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An Opportunity To Welcome Migrants At The Border, Says Kino Border Initiative Director

The Kino Border Initiative is a Catholic binational organization that provides humanitarian aid and advocates for migrants in Nogales, Sonora, Mexico.  It's run by priests of the Society of Jesus order, also known as Jesuits, along with lay, or non clergy, staff.


Like Yuma, Nogales is also seeing an increase in the number of migrants encountered by Border Patrol.  


KAWC’s Victor Calderón spoke with the organization's executive director, Joanna Williams, about what migrants say are their reasons for making the journey to the United States border.



"I can't think of a single migrant who's told me they've come because of (President Joe) Biden," Williams said. "It's just not the language people are using specifically."


Williams said the push factors for migrants has remained the same for years- poverty, gang violence and for some, natural disasters, such as hurricanes. The number of migrants coming to the U.S.-Mexico border in 2020 was down significantly, understandably due to the global COVID-19 pandemic.


"What I think we're seeing (now with more migrants) is a pent-up demand," Williams said. "Pent up migration that would have been spread out over several months but instead is being a little more concentrated in this year."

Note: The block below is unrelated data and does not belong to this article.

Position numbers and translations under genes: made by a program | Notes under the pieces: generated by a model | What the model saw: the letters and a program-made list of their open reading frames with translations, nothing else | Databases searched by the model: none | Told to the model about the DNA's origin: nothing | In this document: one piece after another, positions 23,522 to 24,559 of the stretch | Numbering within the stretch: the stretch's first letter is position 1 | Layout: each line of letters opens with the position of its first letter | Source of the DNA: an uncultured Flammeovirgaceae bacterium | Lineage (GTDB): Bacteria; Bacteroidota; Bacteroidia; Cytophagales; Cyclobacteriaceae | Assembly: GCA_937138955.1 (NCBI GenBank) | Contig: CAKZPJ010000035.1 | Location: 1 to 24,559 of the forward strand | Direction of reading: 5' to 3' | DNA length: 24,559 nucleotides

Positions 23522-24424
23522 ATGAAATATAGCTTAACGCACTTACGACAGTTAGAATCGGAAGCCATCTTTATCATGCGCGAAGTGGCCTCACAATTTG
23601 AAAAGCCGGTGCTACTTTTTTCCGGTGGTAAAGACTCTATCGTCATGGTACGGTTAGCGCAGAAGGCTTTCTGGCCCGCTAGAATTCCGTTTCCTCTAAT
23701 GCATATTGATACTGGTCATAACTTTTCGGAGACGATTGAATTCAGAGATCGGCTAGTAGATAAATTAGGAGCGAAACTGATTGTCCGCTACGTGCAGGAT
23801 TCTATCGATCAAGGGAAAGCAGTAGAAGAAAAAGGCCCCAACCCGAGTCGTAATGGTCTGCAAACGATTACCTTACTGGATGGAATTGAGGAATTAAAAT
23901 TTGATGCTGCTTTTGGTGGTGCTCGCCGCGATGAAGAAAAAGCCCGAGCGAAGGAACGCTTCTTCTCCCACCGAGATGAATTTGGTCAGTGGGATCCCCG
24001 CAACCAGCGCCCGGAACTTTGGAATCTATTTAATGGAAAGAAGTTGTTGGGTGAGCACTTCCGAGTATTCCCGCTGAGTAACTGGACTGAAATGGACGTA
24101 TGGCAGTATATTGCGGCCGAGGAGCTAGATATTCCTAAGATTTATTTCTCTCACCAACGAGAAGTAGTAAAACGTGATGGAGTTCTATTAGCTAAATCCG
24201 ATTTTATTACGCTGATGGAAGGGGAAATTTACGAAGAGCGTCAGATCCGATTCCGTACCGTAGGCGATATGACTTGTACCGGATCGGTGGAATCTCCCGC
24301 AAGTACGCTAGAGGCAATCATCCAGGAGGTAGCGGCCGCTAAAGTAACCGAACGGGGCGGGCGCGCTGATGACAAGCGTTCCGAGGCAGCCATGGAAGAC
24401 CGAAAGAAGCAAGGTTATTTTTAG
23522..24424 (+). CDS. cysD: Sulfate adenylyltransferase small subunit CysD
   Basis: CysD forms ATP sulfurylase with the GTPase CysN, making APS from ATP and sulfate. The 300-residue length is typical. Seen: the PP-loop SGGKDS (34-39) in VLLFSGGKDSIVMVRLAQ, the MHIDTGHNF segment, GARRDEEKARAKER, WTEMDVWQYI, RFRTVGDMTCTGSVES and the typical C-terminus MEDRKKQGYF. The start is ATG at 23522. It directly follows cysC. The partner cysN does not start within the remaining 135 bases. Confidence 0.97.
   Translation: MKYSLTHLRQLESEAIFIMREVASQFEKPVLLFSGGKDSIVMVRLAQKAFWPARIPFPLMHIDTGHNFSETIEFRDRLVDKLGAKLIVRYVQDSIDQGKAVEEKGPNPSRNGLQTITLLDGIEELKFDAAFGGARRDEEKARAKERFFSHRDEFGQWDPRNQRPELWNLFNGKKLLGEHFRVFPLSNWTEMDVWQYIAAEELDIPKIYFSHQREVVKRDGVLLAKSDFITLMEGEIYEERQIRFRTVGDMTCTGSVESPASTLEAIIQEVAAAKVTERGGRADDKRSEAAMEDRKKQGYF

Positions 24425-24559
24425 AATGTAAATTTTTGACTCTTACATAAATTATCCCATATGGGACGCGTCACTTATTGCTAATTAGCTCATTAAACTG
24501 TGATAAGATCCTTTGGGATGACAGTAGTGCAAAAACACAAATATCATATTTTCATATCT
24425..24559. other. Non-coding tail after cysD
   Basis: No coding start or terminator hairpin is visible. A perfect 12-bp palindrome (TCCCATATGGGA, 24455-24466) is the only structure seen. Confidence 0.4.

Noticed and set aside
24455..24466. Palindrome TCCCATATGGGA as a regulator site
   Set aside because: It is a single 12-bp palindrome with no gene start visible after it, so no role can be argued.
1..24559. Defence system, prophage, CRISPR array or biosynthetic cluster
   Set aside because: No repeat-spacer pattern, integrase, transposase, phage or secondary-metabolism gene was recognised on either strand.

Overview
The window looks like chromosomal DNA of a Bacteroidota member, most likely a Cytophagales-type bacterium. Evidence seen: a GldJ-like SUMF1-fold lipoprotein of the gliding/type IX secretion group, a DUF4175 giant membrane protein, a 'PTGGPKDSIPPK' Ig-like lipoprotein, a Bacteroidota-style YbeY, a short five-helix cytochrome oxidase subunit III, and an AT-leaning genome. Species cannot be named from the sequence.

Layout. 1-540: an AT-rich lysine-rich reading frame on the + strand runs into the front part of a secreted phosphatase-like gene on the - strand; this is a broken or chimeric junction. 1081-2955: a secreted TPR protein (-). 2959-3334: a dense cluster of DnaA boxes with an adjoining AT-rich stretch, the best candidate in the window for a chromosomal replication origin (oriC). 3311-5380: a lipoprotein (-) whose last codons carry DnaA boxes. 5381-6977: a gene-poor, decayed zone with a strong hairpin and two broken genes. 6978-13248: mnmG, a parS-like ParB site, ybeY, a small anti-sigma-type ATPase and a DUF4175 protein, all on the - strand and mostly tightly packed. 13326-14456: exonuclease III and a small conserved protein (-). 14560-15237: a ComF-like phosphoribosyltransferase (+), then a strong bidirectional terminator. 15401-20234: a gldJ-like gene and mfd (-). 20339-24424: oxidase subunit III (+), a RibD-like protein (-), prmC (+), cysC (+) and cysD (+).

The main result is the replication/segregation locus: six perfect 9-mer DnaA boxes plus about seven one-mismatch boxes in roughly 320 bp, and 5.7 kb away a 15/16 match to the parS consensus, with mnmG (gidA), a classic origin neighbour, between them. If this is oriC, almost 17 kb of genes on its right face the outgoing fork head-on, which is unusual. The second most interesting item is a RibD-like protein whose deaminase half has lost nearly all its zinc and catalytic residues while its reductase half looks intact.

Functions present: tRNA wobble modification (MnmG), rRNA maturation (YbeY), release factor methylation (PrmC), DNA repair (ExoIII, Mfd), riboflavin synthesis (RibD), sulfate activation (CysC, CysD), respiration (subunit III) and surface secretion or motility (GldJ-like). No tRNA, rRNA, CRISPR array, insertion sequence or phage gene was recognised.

Republican Arizona elected officials, including Gov. Doug Ducey and U.S. Rep. Paul Gosar have visited the border in recent weeks, Ducey in Douglas and Gosar in Yuma. They say what's happening at the border, with thousands of migrants, including unaccompanied children, from south Texas to Southern California is a "crisis" due to President Biden rolling back immigration policies of the previous administration.

Williams said she doesn't see it that way.

"We have to recognize the extraordinary work of community organizations," she said. "People of good faith or goodwill in Phoenix, Tucson and Yuma are doing what they can to welcome folks and make access to the (asylum) system possible."

"It's hard for us to use the 'crisis' language, especially for us as a Catholic organization," Williams said. "It would undervalue the opportunity that this is. This is an opportunity to welcome (migrants)."

Migrants would like to be able to present themselves and their children for asylum at ports of entry, Williams said, but it has been more than one year since the pandemic has shut that option down to them.

Williams said the U.S. needs to reexamine its approach at the border. 

"We are border communities," she said. "We're interconnected in San Luis Rio Colorado and Yuma (County), in Nogales (Mexico) and Nogales (Arizona)."

"We're interconnected spaces and we need the dynamism of those crossings," Williams said. "There are ways we can respect that and lift that up that promotes the rights and dignity of border residents as well as those of migrants."

Victor is originally from West Sacramento, California and has lived in Arizona for more than five years. He began his print journalism career in 2004 following his graduation from Georgetown University in Washington D.C. Victor has been a reporter for the following daily newspapers: The Monterey County Herald, The Salinas Californian and the Reno Gazette-Journal, where he covered stories including agriculture, education and Latino community news. Victor has also served as a local editor for Patch, a national news organization with hyperlocal websites, in Carmichael, California in the Sacramento area. He also served as the editor for The New Vision, the newspaper for the Roman Catholic Diocese of Tucson, which includes Yuma and La Paz counties. Victor lives in Somerton. He enjoys spending time with his family and friends and following most sports.
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